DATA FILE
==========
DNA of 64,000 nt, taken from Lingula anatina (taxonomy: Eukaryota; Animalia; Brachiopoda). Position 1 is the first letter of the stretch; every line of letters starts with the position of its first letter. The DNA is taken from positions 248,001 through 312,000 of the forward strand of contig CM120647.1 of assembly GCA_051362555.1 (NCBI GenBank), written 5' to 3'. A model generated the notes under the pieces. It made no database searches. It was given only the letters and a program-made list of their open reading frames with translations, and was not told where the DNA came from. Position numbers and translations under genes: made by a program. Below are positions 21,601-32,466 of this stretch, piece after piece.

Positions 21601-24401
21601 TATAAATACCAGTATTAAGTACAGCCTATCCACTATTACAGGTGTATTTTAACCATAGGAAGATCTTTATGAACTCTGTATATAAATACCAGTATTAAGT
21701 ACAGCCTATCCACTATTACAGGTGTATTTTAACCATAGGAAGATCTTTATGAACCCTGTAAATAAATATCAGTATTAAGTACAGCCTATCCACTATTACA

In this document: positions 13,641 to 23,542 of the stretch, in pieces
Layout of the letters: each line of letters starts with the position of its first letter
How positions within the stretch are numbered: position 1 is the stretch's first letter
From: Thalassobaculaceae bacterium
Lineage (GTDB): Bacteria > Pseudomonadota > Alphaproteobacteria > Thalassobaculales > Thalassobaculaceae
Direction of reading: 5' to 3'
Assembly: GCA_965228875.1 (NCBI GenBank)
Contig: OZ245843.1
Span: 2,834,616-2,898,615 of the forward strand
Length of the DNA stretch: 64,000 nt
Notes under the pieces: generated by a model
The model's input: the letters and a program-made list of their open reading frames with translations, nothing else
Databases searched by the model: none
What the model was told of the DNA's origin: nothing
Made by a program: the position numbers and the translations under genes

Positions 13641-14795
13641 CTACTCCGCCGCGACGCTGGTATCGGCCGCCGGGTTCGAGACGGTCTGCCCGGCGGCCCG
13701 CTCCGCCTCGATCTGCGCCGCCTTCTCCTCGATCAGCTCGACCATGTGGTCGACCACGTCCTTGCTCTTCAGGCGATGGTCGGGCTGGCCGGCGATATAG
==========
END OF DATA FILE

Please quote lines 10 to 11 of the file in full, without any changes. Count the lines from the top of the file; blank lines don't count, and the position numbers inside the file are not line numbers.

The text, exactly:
Direction of reading: 5' to 3'
Assembly: GCA_965228875.1 (NCBI GenBank)